The State of Creativity

The Northern Ireland economy like every other has been hit by the global recession yet despite the doom and gloom the creative industries continue to to flourish and grow.

Northern Ireland has become a haven for television and film making, ‘Game of Thrones’, ‘Cherrybomb’, ‘City of Ember’, ‘Killing Bono‘ and even the new Keith Lemon film were all based and staffed in Belfast all thanks to the hard work of those at Northern Ireland Screen. Despite the recession even short films are still managing to find funding and success.

I worked on the great “Even Gods” film a few years ago that still picks up awards and who can forget Terry George’s brilliant ‘The Shore‘ filmed in my favourite photography location that this year won an Oscar.

The music industry is no different, Snow Patrol, Rams’ Pocket Radio, Duke Special, and Silhouette are just some of the artists enjoying international success thanks to the likes of the Oh Yeah Centre and the prioritisation of creativity.

Creativity is the reason why courses like Moving Image Arts are success a success in education. Creativity is its own fuel and the result is productivity and in turn profit. In many ways it is about thinking differently and taking the risk.

Just like the chap in the top image, thinking creatively meant he was able to walk down the high street receiving hugs from all the girls he approached. Creative success? he used what resources he had to maximise his situation. Young people today have remarkable technologies and software in their hands daily but are they maximising these technologies to the creative gains?

Today Adobe launched a piece of fantastic research into the state of Creativity in the UK. The State of Create report from Adobe reveals a creativity gap in UK businesses and society, with 51% revealing they are expected to think creatively whilst at work, but feeling there are barriers inhibiting their creativity, including:

  • Productivity vs. creativity: 80% feel there is an increasing pressure at work to be productive rather than creative
  • Playing it safe: 69% feel risk aversion stifles creativity and that ‘playing it safe’ is an easier route to go down
  • Lack of time: 46% feel they do not have enough time to create
  • The cost of creativity: 42% associate creativity with money and state that they cannot afford to be creative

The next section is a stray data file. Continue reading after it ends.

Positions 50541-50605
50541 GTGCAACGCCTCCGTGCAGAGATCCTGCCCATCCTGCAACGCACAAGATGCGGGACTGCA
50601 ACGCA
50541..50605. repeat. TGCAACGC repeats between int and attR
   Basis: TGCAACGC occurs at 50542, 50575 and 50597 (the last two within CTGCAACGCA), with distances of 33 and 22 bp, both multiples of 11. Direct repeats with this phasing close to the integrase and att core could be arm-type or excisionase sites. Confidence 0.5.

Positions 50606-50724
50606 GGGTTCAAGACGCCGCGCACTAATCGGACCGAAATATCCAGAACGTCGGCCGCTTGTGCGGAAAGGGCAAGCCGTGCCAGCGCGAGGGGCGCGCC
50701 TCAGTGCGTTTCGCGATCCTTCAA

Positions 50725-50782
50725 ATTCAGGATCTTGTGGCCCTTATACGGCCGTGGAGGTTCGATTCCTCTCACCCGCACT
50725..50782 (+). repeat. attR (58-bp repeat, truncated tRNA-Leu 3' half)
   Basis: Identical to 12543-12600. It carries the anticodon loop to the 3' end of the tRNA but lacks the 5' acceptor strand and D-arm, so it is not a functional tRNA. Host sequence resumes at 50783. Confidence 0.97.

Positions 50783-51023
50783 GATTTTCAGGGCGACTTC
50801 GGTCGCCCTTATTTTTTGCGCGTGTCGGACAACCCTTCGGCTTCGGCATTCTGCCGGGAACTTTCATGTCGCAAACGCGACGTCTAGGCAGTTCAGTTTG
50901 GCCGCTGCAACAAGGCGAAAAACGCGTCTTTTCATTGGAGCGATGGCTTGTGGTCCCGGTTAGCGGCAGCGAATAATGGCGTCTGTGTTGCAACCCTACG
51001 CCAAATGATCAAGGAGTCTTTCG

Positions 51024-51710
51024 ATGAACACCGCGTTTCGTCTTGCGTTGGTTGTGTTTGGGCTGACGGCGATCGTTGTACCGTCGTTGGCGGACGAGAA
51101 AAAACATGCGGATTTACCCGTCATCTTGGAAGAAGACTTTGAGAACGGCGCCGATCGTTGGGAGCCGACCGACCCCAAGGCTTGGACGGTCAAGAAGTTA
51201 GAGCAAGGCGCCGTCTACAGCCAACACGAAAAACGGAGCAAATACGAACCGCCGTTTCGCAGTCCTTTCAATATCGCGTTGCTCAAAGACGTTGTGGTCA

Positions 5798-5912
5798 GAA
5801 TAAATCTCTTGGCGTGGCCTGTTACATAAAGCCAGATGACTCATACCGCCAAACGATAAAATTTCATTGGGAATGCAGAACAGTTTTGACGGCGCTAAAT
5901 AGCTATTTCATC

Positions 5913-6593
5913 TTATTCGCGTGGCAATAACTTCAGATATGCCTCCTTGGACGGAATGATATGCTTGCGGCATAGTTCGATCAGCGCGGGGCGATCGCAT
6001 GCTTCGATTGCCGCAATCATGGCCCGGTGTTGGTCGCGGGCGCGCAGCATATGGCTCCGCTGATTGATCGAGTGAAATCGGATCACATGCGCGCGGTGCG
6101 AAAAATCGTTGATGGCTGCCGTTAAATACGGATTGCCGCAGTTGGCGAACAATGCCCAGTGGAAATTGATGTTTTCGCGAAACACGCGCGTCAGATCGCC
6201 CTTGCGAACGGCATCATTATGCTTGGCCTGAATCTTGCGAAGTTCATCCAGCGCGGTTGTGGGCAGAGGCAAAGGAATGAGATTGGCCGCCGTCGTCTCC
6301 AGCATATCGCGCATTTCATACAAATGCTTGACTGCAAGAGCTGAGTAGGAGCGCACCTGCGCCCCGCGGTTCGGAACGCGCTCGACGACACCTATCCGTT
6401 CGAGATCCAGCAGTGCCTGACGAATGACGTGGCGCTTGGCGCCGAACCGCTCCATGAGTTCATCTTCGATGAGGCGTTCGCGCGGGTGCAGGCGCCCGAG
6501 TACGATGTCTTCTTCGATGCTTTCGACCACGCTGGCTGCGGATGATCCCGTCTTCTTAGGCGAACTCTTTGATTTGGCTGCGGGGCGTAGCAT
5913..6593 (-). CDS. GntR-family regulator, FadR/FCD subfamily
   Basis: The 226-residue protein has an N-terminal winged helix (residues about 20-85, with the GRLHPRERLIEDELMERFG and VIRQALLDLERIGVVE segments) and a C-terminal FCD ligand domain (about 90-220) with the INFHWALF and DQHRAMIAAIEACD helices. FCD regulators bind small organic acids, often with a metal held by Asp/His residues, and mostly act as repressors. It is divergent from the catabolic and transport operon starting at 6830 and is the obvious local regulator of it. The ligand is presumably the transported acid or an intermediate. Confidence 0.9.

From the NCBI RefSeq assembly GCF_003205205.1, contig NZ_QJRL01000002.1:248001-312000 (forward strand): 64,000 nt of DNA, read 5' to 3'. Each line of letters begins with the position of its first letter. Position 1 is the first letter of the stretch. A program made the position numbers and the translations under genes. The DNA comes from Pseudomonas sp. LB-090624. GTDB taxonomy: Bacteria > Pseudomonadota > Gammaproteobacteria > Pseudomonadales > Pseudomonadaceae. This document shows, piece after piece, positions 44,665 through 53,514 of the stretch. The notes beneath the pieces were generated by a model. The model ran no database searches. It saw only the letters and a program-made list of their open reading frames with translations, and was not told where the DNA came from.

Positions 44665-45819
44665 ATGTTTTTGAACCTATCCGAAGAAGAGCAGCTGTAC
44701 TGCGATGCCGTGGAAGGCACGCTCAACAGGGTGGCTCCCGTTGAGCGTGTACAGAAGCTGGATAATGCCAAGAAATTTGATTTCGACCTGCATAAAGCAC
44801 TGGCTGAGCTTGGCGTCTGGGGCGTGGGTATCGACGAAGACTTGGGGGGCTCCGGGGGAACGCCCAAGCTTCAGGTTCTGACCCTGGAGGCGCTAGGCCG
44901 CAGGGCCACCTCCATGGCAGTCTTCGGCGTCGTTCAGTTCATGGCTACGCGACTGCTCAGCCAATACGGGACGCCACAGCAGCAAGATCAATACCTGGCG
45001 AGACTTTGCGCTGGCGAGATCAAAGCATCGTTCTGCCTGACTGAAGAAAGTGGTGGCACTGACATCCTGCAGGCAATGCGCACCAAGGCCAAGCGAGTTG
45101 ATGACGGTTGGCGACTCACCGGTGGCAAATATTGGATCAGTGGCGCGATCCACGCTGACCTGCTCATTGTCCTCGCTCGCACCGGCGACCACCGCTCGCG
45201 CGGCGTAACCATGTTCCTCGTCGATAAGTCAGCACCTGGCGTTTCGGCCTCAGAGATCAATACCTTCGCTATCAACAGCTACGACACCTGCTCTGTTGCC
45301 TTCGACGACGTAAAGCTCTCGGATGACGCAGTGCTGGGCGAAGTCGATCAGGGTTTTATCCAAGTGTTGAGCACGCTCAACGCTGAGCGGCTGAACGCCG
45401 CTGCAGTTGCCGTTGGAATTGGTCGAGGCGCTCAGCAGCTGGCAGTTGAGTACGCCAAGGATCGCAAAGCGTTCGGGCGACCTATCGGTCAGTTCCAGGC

• Self-doubt: 31% feel they lack the confidence to be truly creative
You can click on the infographic to view large.

Cultivating creativity
The research shows that two-thirds (66%) of people in the UK feel that the younger generation are more creative than those over 35, suggesting it is important that their inherent creativity is given room to grow in formal education and early careers. However, 61% of respondents feel that creativity is ‘stifled’ by the current education system and that more needs to be done to foster it.

Creative tools are perceived as the biggest driver to increase creativity within schools, the workplace and society, with more than half (53%) of those surveyed agreeing that technology is the single most influential factor that inspires them to create as it gives them the tools they need to express their ideas.

Creativity can be the spine of every subject in the curriculum and it doesn’t take much creative thinking from educators to maximise the potential it offers. For Photography check out six simple applications of photography in education.



Comments

  1. Thanks for this article. I’m a teacher in the U.S. The same hinderances listed here are stunting students in the U.S.: An emphasis on productivity rather than creativity, and a subsequent lack of time allowed for the deep breathing necessary for creativity to flourish, are discouraging creative work in young people. Of course, Sir Ken Robinson has pointed this problem out quite well.

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David

David is a documentary and landscape photographer covering everything from dramatic long exposure landscape photography through to live music. David is a former Official Fujifilm X Photographer.

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